STILWELL, Kan. – A bill that aims to increase penalties against repeat DUI offenders in involuntary manslaughter or aggravated battery cases got unanimous support in the Kansas House on Monday.
It was proposed after a tragic metro crash.
House Bill 2439, also known as “Caitlin’s Law," came to be after calls from friends and family members of 24-year-old Caitlin Vogel.
Vogel died after her car was hit by a drunk driver who ran a stop sign along 191st Street and Nall Avenue in Stilwell in May of 2016.
James McAllister, who pleaded guilty to involuntary manslaughter, DUI and driving without an interlocking device in the case, was sentenced to less than 10 years behind bars for the tragedy.
Court records show that McAllister had two previous DUI convictions on his record before the crash.
Nearly two years after the crash, Vogel’s friends and family members continue to deal with pain.
“She was such an amazing woman. There was nothing that Caitlin touched that wasn't beautiful,” longtime friend Blair Gordon said. “A lot of us are still just angry and still have a lot of questions. Why did he do this?"
Following McAllister’s sentencing, Gordon wanted to bring change to Kansas’ laws for repeat DUI offenders.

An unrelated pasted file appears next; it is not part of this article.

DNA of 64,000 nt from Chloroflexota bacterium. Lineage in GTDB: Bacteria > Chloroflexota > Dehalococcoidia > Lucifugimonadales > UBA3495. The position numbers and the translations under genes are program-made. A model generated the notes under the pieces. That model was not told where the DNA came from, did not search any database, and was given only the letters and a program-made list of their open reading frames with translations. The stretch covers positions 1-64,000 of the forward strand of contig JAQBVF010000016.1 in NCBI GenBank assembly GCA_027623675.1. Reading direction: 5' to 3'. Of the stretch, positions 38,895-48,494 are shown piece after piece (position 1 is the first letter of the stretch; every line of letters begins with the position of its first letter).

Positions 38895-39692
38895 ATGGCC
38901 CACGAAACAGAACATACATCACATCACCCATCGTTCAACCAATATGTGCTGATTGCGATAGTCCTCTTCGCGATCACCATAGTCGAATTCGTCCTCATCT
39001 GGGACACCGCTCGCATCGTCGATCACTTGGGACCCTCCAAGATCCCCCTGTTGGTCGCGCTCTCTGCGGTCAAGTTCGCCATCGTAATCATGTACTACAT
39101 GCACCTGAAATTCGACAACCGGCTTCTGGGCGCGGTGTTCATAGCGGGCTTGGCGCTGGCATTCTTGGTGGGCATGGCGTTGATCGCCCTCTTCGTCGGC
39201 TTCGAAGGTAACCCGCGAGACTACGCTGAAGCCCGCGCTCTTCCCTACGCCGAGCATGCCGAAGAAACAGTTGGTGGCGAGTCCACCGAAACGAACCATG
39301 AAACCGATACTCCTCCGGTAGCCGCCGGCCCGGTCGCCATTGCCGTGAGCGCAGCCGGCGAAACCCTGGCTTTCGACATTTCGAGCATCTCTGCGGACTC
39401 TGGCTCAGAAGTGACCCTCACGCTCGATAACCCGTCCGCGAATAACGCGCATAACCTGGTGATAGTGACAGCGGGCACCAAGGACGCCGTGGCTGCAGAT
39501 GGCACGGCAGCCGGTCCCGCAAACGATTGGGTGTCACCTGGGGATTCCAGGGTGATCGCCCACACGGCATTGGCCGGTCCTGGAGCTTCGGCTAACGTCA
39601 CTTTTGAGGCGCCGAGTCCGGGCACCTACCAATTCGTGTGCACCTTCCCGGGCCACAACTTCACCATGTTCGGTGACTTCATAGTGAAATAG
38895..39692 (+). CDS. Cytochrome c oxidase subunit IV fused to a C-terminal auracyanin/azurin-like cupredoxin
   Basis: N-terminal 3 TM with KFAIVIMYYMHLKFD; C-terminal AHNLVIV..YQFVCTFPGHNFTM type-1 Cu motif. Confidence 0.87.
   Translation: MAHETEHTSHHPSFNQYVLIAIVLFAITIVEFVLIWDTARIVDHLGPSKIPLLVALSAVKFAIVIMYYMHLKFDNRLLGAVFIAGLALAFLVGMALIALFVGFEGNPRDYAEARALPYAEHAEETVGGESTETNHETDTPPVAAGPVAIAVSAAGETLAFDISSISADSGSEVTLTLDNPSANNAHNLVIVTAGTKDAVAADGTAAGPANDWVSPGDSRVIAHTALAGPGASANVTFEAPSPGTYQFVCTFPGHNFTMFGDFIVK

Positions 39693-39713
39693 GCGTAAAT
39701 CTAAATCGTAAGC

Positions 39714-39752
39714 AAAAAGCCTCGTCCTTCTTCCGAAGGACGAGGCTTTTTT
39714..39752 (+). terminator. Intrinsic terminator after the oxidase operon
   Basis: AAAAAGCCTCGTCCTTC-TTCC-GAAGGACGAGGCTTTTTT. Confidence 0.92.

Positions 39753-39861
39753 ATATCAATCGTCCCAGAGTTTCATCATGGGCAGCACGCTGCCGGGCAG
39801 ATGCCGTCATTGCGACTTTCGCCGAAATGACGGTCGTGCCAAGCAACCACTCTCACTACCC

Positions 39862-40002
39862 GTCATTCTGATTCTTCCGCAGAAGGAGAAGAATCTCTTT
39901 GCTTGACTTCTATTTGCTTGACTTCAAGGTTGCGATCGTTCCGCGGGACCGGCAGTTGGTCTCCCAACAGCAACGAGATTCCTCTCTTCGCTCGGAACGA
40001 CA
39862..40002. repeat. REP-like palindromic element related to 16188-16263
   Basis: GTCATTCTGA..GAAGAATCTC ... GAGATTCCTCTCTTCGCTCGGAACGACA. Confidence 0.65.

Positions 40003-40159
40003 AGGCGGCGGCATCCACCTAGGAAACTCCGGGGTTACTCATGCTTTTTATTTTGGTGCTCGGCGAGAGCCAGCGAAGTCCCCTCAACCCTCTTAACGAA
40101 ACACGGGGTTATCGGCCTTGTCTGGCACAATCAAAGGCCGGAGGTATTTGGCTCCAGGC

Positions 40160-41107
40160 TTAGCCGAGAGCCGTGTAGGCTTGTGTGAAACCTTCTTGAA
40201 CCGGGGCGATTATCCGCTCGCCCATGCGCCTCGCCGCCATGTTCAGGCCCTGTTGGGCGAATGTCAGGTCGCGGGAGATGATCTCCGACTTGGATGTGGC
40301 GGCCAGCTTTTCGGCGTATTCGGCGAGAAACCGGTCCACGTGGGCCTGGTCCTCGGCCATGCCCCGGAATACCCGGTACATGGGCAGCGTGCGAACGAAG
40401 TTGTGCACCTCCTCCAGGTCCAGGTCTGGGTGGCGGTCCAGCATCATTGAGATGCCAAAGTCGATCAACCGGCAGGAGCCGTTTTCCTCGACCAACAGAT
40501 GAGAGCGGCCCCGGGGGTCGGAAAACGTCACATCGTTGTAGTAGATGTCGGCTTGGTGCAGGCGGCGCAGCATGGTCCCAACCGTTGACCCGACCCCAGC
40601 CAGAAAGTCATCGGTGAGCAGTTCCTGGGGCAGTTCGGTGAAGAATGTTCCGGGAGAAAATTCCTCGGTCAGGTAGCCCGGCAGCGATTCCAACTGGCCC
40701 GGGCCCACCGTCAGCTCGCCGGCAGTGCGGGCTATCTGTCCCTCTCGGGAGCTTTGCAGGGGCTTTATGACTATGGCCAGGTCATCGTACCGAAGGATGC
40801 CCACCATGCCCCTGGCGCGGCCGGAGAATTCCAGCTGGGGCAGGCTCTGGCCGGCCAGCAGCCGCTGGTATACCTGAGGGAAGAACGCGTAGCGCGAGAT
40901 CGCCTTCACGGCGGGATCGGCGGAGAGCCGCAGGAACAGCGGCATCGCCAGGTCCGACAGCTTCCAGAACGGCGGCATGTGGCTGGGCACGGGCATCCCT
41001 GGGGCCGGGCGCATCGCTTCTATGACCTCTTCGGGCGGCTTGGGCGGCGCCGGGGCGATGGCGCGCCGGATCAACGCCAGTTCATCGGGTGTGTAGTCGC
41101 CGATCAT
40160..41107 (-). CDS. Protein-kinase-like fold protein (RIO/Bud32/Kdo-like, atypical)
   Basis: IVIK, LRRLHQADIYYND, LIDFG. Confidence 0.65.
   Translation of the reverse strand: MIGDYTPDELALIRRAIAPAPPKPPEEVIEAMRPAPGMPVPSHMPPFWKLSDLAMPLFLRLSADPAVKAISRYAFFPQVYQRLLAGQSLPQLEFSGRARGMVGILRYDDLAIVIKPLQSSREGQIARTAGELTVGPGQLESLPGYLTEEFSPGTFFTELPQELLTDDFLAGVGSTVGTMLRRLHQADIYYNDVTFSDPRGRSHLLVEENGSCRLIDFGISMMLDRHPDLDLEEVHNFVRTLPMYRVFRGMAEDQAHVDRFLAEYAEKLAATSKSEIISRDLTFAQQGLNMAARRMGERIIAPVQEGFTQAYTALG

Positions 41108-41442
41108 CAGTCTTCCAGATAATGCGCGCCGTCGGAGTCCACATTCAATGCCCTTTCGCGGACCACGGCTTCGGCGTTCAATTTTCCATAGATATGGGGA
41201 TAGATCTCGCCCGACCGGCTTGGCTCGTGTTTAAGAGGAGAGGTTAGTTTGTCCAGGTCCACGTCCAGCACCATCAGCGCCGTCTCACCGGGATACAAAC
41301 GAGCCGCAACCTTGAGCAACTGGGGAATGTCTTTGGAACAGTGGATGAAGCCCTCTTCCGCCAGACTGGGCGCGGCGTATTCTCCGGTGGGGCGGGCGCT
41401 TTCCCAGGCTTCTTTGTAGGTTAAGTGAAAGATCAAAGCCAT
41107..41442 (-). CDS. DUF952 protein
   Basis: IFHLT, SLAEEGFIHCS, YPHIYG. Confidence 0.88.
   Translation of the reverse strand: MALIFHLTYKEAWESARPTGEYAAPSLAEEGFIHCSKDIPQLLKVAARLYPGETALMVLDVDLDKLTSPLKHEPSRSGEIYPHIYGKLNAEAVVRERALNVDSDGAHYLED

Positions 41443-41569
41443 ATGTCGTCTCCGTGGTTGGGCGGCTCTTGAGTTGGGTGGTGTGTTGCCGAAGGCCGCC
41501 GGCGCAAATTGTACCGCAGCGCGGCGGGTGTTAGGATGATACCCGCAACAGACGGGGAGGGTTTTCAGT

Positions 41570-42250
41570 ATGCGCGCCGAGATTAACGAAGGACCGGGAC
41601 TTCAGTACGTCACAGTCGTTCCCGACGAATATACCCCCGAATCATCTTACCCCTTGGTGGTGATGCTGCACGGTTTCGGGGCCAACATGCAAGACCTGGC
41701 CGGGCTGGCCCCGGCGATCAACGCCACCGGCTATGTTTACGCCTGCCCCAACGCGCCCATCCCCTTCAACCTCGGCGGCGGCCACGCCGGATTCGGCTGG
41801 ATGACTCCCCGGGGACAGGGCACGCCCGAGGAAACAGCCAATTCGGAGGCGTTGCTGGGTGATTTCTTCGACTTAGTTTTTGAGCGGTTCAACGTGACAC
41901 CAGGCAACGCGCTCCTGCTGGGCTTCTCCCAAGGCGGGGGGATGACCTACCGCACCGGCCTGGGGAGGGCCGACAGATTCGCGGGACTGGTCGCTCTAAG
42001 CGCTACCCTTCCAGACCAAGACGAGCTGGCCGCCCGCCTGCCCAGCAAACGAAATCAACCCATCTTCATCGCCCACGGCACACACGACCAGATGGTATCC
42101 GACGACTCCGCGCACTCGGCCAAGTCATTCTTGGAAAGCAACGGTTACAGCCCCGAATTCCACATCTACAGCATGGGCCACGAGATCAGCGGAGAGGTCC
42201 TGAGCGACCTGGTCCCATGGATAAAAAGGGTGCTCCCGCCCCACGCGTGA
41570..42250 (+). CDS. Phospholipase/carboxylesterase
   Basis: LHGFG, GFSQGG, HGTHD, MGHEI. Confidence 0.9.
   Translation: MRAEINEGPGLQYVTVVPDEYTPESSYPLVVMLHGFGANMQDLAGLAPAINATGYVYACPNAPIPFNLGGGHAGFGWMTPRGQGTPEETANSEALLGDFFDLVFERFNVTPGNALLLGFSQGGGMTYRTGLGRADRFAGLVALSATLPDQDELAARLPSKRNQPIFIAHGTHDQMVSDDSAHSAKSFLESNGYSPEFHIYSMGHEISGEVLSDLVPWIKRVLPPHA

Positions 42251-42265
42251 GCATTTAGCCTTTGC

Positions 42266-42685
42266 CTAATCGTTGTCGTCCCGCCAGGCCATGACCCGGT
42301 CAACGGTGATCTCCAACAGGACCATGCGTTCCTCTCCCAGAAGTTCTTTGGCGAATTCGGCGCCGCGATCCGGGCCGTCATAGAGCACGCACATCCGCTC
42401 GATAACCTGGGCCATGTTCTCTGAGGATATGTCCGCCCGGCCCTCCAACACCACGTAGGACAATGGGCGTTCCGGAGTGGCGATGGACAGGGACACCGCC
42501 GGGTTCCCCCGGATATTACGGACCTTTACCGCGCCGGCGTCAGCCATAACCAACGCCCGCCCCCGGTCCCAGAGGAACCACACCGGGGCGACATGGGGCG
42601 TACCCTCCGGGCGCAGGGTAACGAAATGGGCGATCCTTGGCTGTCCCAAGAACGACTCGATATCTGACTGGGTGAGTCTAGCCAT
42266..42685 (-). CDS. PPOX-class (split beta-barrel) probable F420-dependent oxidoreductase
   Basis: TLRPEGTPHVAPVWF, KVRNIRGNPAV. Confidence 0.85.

After gathering almost 2,000 signatures for a petition, calling state leaders, and offering emotional testimony at the State Capitol, Gordon felt relief in seeing the progress of “Caitlin’s Law”.
“I reached out to every state representative I could find,” she said.
After seeing the unanimous vote on Monday, Gordon said the support sent a strong message.
“The fact that it was voted on unanimously speaks volumes as to how much this change needed to happen,” she told 41 Action News. “This isn't bringing her back but I feel like there's at least something good coming out of this."
If “Caitlin’s Law” passes in the Kansas Senate, minimum sentences for repeat DUI offenders in involuntary manslaughter or aggravated battery cases would increase.
Chris Mann, an attorney for DUI crash victims, said “Caitlin’s Law” could lead to a positive impact on Kansas roads.
“Kansas has very good laws but there is a need to prevent any future harm,” he said. “Until we get to a point where we have no more victims of DUI crashes, we need to continue to put in place smart legislation."
It is unknown when the Kansas Senate will vote on the proposal.
However, one of the bill’s sponsors told 41 Action News he expected the bill to easily pass.